McConville Endorses George Nomination

McConville Endorses George Nomination

Caption information for the second photo is, Col. Beth Behn, Chief of Transportation, Transportation School, talks to Gen. Randy George, Vice Chief of Staff of the Army, at Fort Eustis, Virginia, March 17, 2023. Photo by Jean Wines/U.S. Army
Photo by: U.S. Army/Jean Wines

The general nominated to lead the Army is a combat-proven leader who’s well-equipped to guide the service into the future, the current Army chief of staff said.

“Congratulations to Gen. Randy George on his nomination as the 41st Chief of Staff of the Army,” Gen. James McConville, the 40th chief of staff, wrote on Twitter. “He is a combat-proven leader who’s the right person at the right time and if confirmed, will guide our Army into the future.”

George has served as the Army vice chief of staff since August. He was nominated April 20 by President Joe Biden to be the Army’s top officer. Before being sworn in as the 38th Army vice chief of staff, George was the senior military assistant to Defense Secretary Lloyd Austin.

If confirmed by the Senate, George would succeed McConville, who is retiring this summer after a four-year term.

“Gen. George is honored to be considered and will wait for the results of the confirmation process before commenting on the nomination publicly,” Army spokesperson Lt. Col. Loni Ayers said in a statement.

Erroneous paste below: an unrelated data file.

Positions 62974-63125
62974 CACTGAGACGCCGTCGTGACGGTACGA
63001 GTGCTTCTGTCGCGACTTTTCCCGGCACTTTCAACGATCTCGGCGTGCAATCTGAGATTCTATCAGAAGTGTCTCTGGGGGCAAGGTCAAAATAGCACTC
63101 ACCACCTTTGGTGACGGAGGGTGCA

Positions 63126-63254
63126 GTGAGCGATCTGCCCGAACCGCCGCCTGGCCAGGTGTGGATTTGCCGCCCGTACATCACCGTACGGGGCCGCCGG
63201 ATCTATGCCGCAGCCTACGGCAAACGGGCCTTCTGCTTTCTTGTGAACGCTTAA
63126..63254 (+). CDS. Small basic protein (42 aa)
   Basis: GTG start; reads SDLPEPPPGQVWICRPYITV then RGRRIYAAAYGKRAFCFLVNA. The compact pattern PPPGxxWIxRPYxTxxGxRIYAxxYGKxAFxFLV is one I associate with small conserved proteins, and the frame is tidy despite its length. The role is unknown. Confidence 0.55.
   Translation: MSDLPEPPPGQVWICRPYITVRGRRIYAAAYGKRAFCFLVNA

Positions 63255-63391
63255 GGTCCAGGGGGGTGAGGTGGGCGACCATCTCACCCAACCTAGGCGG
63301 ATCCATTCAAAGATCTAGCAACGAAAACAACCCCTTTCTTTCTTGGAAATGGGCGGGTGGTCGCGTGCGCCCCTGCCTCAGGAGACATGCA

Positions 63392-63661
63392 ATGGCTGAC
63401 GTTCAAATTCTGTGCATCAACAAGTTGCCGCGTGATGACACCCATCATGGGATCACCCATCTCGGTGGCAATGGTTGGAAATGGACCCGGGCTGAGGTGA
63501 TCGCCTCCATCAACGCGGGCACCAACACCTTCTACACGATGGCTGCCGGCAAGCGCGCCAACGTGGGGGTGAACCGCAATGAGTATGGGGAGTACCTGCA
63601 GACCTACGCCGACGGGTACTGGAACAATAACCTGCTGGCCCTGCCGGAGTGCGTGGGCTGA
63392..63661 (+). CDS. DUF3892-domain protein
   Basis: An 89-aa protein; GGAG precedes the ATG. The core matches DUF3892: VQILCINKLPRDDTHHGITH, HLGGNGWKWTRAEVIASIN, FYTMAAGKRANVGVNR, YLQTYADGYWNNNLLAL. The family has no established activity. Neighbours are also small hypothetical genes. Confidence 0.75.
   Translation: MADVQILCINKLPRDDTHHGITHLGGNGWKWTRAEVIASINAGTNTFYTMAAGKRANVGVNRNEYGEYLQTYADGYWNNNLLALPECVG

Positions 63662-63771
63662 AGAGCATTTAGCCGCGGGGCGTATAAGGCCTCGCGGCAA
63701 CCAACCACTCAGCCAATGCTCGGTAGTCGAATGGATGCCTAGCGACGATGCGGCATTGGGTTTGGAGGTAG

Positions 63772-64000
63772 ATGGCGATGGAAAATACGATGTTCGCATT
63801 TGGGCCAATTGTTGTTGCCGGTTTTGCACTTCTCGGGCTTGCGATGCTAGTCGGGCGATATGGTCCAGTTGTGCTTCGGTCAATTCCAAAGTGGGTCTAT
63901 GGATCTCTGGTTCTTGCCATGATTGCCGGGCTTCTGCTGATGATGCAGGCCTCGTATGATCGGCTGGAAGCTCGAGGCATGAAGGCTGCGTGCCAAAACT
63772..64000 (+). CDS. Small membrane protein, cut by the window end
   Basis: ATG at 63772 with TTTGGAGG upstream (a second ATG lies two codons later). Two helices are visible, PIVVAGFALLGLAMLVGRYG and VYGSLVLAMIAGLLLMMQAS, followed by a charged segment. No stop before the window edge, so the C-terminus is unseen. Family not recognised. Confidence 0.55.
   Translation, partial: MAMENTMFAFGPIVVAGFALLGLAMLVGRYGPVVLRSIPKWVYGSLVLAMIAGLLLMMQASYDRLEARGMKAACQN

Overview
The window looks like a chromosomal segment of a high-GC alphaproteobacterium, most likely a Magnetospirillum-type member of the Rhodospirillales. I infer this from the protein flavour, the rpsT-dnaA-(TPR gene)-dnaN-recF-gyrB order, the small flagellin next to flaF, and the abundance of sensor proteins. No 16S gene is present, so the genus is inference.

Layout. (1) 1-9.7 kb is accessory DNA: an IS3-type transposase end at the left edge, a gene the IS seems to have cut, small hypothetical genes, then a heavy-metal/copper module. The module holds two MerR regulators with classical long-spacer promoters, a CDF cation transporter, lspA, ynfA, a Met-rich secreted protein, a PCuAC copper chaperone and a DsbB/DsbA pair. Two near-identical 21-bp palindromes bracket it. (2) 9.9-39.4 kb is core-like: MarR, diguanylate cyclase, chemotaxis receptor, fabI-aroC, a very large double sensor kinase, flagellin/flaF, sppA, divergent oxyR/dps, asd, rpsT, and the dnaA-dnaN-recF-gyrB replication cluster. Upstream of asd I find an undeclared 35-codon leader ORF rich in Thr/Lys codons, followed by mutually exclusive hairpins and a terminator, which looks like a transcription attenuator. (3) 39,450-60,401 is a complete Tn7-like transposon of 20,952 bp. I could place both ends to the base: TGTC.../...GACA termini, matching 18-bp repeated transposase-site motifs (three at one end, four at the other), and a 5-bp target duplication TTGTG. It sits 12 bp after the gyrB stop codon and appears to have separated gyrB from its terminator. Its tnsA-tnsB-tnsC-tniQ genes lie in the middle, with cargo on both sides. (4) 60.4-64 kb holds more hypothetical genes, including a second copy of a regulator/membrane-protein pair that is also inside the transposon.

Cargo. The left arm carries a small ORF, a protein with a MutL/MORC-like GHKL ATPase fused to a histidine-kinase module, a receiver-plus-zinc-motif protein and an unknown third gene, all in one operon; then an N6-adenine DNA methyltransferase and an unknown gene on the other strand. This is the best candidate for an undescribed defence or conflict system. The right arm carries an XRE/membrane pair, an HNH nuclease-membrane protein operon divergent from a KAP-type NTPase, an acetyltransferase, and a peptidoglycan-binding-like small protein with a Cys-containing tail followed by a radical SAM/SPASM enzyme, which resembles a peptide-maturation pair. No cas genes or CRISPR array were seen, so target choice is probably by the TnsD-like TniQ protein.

A 1988 West Point graduate who first enlisted as a private and has served multiple combat tours in Iraq and Afghanistan, George, if confirmed, would lead the Army during a critical time as it faces a historically challenging recruiting environment, growing demands and evolving threats across the globe and a sweeping transformation that will change the way soldiers fight.

The Army is updating its doctrine and formations and developing leap-ahead technologies and equipment to prepare for large-scale combat operations and multidomain fights. It is competing with China, supporting operations in Ukraine, reassuring allies and partners in Europe, building relationships in the Indo-Pacific and the Middle East and supporting missions at home.

It also is struggling to compete with the private sector for talented young men and women who want to and are qualified to serve, and it continues to work on retaining and taking care of those already in the ranks.

In testimony on Capitol Hill before he was nominated to become the next Army chief of staff, George said the Army must be ready for anything.

“Our Army is also transforming, because, honestly, we don’t have an option,” George said. “Warfare is changing, and we must change because of it to ensure we stay ahead of our potential adversaries.”